Campus Connection is the college's events calendar. All college employees have access to post events to the SUNY Oneonta organization. Events posted in Campus Connection sync with the CORQ mobile app and may be included in the #OneyEvents weekly email sent to all students, as well as faculty and staff subscribers. More information about advertising events on Campus Connection is available here.
Corq is an events calendar for mobile devices. A free download for iOS and Android, Corq automatically syncs with Campus Connection to give users up-to-the-minute information about what’s happening on campus now and what’s scheduled weeks or even months in advance. It’s easy and intuitive, with scrollable, color-coded entries, and filters to find events in different categories like “Athletics” and “Arts & Music.” Putting the Corq badge on your promotional posters or flyers will encourage others to get the app and help drive traffic to your event.
The myOneonta portal includes announcements that can be targeted toward students, faculty/staff or both. Departments that do not have staff authorized to post portal announcements may send items to the Division of Finance & Administration secretary.
The Daily Bulletin is a news blog for faculty and staff. Submit items to firstname.lastname@example.org. With the exception of items referencing events that have already occurred, all items submitted to the Bulletin will appear in the weekly Bulletin email, which is distributed mid-week to all employees.
The sending of mass email to campus-wide listservs (for example, all employees or all students) is restricted to authorized users. Here is the process for pursuing authorization:
- Identify the listserv(s) to which you wish to send email (e.g., ALL_EMPLOYEES, ENROLLED_STUDENTS, etc.).
- Send an email stating “I request access allowing the [email account name] to send to [listserv(s)]” to the Cabinet-level administrator of your unit, who may approve or decline your request.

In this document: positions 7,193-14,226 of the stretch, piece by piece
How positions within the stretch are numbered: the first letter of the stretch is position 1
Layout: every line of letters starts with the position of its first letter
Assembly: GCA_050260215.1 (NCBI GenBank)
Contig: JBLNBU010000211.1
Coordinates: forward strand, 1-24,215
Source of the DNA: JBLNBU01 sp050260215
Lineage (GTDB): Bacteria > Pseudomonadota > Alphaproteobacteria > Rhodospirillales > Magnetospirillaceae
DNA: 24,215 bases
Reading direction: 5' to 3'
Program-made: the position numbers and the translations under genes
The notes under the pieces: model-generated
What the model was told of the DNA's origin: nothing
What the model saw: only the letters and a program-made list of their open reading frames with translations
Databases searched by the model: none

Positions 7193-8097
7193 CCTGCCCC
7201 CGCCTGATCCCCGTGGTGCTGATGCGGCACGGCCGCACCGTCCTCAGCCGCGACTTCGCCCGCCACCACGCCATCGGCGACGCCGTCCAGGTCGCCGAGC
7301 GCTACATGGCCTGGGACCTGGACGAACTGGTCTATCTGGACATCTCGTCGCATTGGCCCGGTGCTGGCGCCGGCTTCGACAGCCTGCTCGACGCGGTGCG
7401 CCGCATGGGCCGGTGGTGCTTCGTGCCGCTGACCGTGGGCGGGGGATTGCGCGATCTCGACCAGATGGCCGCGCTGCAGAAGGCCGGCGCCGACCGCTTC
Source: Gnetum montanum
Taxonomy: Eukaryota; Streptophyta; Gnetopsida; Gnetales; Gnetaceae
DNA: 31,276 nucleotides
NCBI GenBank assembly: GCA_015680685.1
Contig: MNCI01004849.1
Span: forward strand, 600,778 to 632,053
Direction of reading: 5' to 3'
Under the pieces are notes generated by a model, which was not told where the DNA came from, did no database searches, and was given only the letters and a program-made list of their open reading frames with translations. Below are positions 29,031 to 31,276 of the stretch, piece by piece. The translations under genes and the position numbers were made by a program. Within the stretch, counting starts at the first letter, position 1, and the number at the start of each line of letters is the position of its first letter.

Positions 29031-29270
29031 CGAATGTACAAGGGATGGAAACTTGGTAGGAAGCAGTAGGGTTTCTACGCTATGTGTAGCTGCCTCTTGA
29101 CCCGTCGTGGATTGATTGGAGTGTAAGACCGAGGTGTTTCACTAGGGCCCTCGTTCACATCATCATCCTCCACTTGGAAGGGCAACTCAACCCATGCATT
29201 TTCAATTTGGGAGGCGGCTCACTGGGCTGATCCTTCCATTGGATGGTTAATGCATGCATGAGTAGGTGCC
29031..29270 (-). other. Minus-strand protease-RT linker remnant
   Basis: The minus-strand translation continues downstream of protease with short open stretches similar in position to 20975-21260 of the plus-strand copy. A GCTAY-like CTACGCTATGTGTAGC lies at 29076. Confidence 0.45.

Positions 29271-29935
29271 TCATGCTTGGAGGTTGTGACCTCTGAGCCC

- For you to gain authorization, the Cabinet-level administrator of your unit (or designee thereof) must grant approval via email to the IT Service Desk, Cced to you and the Office of Communication and Marketing.
- If your Cabinet-level administrator approves your request, the IT Service Desk will generate a ticket for appropriate Information Technology Services staff to execute your request, and then close the ticket afterward.
The Office of Communication and Marketing offers the following guidance on the mass email functionality and use.
- Mass email is an effective tool for distributing content quickly and broadly. This capability is best when used in service to your audience to announce or share information related to matters of institutional significance, for example: a team winning a championship; last-minute changes to an event program; an open forum; or a disruption affecting many people campus-wide.
- Keep your message brief. Where appropriate, link your message to more detailed content on the college’s website.
- Optimize for the web any graphic embedded in your message.
- Write for clarity when composing your subject line.
- Request a sponsored account if you are sending mass email on behalf of a group or unit. This clarifies for recipients whose message they are reading.
- Especially if sending from a sponsored account that is not regularly checked, include a link for recipients to click or phone number to call if they wish to reply.
What to Avoid
- Sending routine messages to listservs repeatedly may lead recipients to designate you as a junk sender, which will negate your ability to communicate via mass email. Mass email is not a substitute for the Bulletin or other channels.
- Attaching documents to a mass email can consume an excessive amount of server space. Instead of sending an attachment to hundreds or thousands of recipients, create a webpage for its content and then embed a link to that webpage in your mass email. Or, if your attachment is text, such as a Word document, consider copying its contents into the body of your mass email.
- Writing in ALL CAPS or underlining to stress importance is a throwback to the age of typewriters. It’s better to use either bold or Italic type for emphasis, but don’t overdo it. Remember: when everything’s important, then nothing is.
- Exclamation points are best used sparingly, and never one after another.
- Beginning the body of your mass email with a memo style heading will duplicate the information in and above the subject line.